wpe5.jpg (2127 bytes)U.P. TREE  IDENTIFICATION  KEY
from Michigan State University Extension

FOREST HEALTH - HARDWOOD SUCKING INSECTS

This group is named because its insects have sucking mouth parts and feed on plant fluids.  A huge number of species are included, but few cause actual death to trees.  Their main offense is robbing the tree of its food and water.  This, of course, can eventually affect growth and health, but most damage is minor.  They are also known to spread tree diseases and sometimes the slits they make in branches weaken the branch enough that it dies or snaps off. Evidence of their activity can also appear as defoliation. True bugs are most common order (Hemiptera)

Aphids, Boxelder Bugs, Cicadas, Galls, Lacebugs, Scales

 

Aphids or plant lice (mostly order Hemiptera): many species, some cultivated by ants for their honeydew, honeydew on willows also attracts bees (especially in the late fall), woolly aphids have conspicuous tufts of cottony masses, aphids insert mouthparts into living plant tissue and suck out the juices, many species are colonial
Hosts: most trees, common in aspen and willows
   

 

Boxelder Bugs (Boisea trivittata, Hemiptera order): not much of a pest on trees but can be a human nuisance, normally feed on boxelder seeds, removing female boxelder trees eliminated food source

Hosts: mostly boxelder, sometimes other maples or ashes
  
adult (left), nymph (right)

 

Cicadas (Magicicada septendecim = periodical cicada): periodically cause mechanical damage to twigs of young hardwoods, at times very numerous, colorful adults, distinctive nymph cases left on many surfaces

Hosts: many hardwoods
 

 

Galls: variety of wasps, flies, aphids, and mites, they “sting” a twig or leaf and the swollen, cancer-like reaction provides shelter and food for the insect’s young

Hosts: many hardwoods and other plants, but particularly ash, oak, poplars, and willows

       
ash flower gall-left 2, oak gall-middle, willow gall-right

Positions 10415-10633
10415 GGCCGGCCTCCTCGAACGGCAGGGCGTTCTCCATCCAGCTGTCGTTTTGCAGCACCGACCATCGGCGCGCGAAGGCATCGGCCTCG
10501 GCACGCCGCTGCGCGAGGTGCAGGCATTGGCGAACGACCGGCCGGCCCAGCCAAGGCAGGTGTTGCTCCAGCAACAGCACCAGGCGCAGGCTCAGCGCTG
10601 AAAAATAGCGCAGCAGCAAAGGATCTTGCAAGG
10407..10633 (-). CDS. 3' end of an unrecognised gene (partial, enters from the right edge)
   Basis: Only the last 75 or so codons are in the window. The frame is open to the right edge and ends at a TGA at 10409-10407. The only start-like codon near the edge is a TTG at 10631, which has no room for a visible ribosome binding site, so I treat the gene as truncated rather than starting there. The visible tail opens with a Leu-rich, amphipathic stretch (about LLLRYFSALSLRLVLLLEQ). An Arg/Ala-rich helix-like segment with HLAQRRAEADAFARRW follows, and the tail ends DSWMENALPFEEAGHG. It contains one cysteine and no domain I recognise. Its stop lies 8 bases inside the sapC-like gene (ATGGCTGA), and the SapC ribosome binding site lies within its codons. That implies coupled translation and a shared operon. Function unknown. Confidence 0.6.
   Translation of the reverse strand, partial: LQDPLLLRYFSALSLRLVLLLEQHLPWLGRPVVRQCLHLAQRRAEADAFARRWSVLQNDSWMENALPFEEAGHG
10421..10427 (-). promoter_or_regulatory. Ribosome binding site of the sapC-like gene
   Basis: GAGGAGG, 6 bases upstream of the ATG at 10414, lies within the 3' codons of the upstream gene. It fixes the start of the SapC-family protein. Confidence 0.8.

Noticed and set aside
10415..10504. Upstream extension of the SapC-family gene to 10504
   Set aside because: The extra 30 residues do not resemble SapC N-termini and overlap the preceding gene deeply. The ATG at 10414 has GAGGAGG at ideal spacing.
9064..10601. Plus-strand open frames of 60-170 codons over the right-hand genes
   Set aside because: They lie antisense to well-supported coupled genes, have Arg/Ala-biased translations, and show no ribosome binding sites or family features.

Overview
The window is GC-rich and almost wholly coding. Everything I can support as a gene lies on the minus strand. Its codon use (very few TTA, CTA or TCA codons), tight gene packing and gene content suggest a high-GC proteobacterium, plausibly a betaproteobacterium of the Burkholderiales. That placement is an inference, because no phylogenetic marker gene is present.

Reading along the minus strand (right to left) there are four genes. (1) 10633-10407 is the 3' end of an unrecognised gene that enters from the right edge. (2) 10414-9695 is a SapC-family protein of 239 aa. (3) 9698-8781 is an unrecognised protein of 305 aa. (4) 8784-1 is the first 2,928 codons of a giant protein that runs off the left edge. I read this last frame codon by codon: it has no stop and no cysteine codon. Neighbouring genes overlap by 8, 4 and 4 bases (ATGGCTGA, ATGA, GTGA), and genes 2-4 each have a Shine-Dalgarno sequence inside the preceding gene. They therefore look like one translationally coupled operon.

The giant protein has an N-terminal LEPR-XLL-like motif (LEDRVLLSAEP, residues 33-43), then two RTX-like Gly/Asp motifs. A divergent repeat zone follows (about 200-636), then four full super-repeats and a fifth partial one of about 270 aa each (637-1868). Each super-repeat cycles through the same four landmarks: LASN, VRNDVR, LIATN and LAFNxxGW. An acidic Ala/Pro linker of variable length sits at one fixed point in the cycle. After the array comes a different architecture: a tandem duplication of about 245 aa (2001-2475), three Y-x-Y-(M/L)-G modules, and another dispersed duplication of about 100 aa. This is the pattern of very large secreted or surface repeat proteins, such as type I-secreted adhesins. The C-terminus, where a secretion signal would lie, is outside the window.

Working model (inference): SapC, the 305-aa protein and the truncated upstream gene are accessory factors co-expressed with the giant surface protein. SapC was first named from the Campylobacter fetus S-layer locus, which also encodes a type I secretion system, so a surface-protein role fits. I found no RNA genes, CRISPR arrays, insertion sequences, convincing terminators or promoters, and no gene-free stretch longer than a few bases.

Lace bugs (bug order, Corythucha spp., others): often whitish patches on upper leaf surface, generally harmless, minor damage, feed on leaf undersides

Hosts: many hardwoods but especially yellow birch, basswood, maples, ironwood, oaks, and willows
  

 

Scale insects (mostly true bugs-Hemiptera order): many species, small insects that form hard or soft shells, or sometimes cottony tufts on twigs or leaves, some species are exotics (beech bark disease involves a scale insect, first image)

Hosts: nearly all species
 
    
 

Image Citations
Boxelder Bug (1), adult - William M. Ciesla, Forest Health Management International, Bugwood.org
Boxelder Bug (2), nymph - Whitney Cranshaw, Colorado State University, Bugwood.org
Cicada (1) - John H. Ghent, USDA Forest Service, Bugwood.org
Cicada (2) - Tim Tigner, Virginia Department of Forestry, Bugwood.org
Lace Bug, Cherry (1) - USDA Forest Service Archive, USDA Forest Service, Bugwood.org
Lace Bug, Birch, (2) - Jim Baker, North Carolina State University, Bugwood.org
All others - Bill Cook, Michigan State University Extension


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This site created and maintained by Bill Cook, MSU Extension Forester for the Upper Peninsula of Michigan.   Editing and modification is ongoing.  Submit suggestions, questions, and corrections to cookwi@msu.edu or call 906-786-1575. 

 

This site is hosted by School of Forest Resources and Environmental Science
at Michigan Technological University.

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